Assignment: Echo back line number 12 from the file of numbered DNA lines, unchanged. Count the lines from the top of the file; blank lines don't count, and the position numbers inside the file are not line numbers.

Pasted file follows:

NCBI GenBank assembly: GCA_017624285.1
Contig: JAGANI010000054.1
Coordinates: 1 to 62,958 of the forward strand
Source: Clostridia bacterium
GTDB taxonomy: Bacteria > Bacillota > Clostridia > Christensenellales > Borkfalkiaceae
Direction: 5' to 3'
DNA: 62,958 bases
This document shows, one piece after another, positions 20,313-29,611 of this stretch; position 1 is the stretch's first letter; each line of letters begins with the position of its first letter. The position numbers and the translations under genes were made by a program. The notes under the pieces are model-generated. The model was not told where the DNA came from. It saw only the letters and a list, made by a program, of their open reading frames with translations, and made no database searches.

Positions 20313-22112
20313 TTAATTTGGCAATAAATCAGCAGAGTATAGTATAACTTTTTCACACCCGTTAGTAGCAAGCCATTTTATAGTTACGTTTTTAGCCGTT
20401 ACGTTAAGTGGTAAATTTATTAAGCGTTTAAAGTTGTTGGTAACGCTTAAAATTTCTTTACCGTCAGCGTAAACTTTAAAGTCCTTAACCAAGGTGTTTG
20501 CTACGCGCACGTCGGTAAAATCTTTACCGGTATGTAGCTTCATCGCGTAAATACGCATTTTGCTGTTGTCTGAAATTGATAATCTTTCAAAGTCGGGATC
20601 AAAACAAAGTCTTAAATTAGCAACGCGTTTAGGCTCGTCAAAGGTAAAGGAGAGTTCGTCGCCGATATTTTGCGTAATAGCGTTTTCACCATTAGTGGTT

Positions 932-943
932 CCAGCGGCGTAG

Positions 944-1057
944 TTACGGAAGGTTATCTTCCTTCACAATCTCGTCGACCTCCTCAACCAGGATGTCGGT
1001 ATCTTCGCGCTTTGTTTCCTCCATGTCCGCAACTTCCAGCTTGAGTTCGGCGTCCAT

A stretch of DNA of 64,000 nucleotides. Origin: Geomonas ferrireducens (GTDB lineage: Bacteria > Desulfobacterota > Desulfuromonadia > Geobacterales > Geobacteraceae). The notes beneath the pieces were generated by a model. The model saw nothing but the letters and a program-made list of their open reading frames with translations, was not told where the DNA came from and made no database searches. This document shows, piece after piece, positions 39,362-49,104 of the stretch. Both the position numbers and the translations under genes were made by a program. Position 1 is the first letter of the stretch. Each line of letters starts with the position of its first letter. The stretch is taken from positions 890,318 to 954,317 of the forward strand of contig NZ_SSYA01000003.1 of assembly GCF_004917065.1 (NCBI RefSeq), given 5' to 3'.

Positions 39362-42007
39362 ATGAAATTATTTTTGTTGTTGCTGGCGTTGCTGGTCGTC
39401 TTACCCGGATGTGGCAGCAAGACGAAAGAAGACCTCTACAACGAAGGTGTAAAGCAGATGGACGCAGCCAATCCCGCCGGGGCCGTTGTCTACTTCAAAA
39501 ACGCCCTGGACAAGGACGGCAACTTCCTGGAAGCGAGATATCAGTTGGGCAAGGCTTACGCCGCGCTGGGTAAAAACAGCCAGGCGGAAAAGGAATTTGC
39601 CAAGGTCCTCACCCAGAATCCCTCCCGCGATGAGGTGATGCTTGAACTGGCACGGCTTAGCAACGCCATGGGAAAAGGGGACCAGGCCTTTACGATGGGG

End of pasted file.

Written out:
20501 CTACGCGCACGTCGGTAAAATCTTTACCGGTATGTAGCTTCATCGCGTAAATACGCATTTTGCTGTTGTCTGAAATTGATAATCTTTCAAAGTCGGGATC